Some people, such as those of East Asian descent, produce a less fluid form of cerumen that is more likely to clump and form a blockage.
This condition is more common in people with a history of impacted earwax and recurrent ear infections.
People with excessive hair growth in the ear canals have a higher likelihood of developing earwax blockages.
People tend to secrete harder and drier earwax as they get older, which is then more prone to impaction.
Earwax blockage due to cerumen accumulation/impaction can lead to the following complications if it is not treated properly or if it escalates to a serious degree:
Middle ear infection
Outer ear infection such as swimmer’s ear
Vertigo characterised by dizziness and disorientation, typically when the earwax gets pushed against the eardrum or tympanic membrane
Persistent tinnitus, marked by a ringing or buzzing sound in your ear
When to See a Doctor
Prompt medical assistance is particularly warranted if you experience any of the following symptoms:
Severe vertigo that can disrupt your body balance to such a degree that it becomes difficult for you to walk
Sudden loss of hearing
Yellow or green pus-like discharge from the ear canal
Acute ear pain or bleeding after inserting an ear cleaning object into the affected ear canal
Your ear is a self-cleaning organ that gradually but systematically eliminates the old earwax. Thus, deep cleaning your ears is not required unless there is enough earwax buildup to cause symptoms such as earache or hearing problems.
There are some self-care measures and home therapies that may assist with the expulsion of excess earwax but refer to an ear specialist before starting self-treatment.
Ears Microsuctioned at our Torrington ear clinic. See our fees page for more info
Ear wax, also known as cerumen, is a grey, orange or yellow material made in the ear canal. It cleans and protects the ears from bacteria, dust, foreign particles, and microorganisms. In normal conditions, wax works its way out of the canal and into the ear opening naturally. However, when there is a build-up of wax, there are many ways to remove it. Some are safe, and some are not. Let’s review best practices for dealing with ear wax.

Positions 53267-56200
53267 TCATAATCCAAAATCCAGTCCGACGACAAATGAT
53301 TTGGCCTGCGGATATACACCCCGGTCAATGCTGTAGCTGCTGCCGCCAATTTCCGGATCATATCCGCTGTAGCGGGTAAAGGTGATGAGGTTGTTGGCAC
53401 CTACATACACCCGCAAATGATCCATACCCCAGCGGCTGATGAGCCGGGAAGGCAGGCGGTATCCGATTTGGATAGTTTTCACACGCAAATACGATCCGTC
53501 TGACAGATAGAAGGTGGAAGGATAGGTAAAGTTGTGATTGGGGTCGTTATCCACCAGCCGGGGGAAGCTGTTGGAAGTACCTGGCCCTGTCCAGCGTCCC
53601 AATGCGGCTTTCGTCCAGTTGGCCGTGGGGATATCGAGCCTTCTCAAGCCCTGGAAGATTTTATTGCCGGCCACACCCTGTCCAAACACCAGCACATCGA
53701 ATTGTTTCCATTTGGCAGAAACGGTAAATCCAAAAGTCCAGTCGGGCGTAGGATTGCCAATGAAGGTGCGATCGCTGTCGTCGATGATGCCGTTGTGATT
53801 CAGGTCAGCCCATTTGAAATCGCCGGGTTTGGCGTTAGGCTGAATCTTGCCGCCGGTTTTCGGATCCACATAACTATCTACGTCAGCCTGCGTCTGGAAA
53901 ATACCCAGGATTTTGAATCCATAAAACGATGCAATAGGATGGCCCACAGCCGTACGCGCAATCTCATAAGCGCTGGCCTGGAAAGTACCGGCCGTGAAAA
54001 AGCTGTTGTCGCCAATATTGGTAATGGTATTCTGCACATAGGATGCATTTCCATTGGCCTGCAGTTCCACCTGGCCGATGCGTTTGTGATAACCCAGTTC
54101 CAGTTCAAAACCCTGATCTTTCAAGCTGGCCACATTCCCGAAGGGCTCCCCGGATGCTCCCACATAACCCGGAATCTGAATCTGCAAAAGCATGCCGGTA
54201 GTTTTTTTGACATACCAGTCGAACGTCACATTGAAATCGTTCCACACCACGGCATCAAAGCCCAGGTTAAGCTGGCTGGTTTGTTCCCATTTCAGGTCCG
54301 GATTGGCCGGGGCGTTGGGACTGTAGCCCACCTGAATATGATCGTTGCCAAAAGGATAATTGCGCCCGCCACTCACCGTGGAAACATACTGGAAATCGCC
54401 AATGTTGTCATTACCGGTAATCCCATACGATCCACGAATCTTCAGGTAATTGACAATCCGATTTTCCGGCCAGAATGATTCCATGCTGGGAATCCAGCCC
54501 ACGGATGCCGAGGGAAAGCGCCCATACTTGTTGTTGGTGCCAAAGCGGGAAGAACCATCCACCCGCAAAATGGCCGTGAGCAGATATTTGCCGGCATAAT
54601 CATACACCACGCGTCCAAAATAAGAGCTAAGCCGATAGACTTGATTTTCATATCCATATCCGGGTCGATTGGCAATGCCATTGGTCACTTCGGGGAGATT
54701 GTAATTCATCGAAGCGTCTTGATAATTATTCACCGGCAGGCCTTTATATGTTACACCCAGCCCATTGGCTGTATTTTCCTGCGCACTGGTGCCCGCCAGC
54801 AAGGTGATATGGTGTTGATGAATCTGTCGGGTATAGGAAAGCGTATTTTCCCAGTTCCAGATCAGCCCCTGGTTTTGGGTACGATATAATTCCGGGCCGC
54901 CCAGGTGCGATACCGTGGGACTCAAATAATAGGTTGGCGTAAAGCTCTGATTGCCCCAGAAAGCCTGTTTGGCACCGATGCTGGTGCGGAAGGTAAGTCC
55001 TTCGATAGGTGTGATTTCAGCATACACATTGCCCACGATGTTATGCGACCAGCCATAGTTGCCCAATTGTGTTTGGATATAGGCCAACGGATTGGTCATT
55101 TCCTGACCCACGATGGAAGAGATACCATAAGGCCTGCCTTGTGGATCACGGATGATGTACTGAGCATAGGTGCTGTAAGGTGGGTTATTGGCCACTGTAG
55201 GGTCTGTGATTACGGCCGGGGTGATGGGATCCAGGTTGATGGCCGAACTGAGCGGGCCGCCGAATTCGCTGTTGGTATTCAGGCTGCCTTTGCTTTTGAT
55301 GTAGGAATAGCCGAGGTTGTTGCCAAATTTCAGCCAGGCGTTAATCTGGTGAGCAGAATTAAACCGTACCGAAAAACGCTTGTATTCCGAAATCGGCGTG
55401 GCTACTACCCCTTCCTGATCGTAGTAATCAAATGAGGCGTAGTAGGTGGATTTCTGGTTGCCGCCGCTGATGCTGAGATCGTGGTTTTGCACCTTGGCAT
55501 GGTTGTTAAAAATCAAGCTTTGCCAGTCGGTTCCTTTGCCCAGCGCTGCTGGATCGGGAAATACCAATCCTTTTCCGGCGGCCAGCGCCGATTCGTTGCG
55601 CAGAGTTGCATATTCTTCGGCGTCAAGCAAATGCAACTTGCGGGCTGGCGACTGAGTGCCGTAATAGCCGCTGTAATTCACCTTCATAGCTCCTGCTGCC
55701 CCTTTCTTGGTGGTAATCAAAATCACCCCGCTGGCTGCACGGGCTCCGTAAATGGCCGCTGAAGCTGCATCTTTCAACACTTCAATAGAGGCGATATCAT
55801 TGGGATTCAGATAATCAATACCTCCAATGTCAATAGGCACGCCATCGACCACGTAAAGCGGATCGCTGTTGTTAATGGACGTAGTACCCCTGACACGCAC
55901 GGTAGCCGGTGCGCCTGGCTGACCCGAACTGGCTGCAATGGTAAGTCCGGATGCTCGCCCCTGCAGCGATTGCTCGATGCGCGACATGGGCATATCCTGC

Appointments available within two working days at the Devon Ear Clinic
Do understand that ear wax is normal. If it does not block the ear canal or impede your hearing, it can be left as is.
Do know the symptoms of ear wax build-up. These include decreased hearing, ear fullness, ringing in the ears, and changes to hearing aid functionality (distortion, etc.).
Do seek medical help if you experience a change in hearing, ringing, or fullness in your ears, and/or ear pain. Other conditions may exhibit symptoms like ear wax build-up, such as ear infections. See a medical professional to rule these out if you experience any of the previously mentioned signs.
Do ask a medical professional prior to using at-home remedies to remove ear wax. Certain medical conditions can make some at-home remedies unsafe. your specialist might suggestion ear irrigation or micro suction as the best option for you.
Bideford ear wax removal
Don’t clean your ears too much. Over cleaning can cause irritation or infection of the ear canal and can even cause the wax to build up.
Don’t put anything smaller than your elbow in your ear. Avoid using cotton swabs, bobby pins, keys, paper clips, etc. to clean or scratch your ears. These can cause damage to your ear canal — such as a cut, or even puncture of the eardrum — which can lead to many other issues.
Don’t use ear candles. Studies have shown ear candling does not reduce the amount of wax in individuals’ ear canals. Additionally, ear candling can damage the ear canal and eardrum.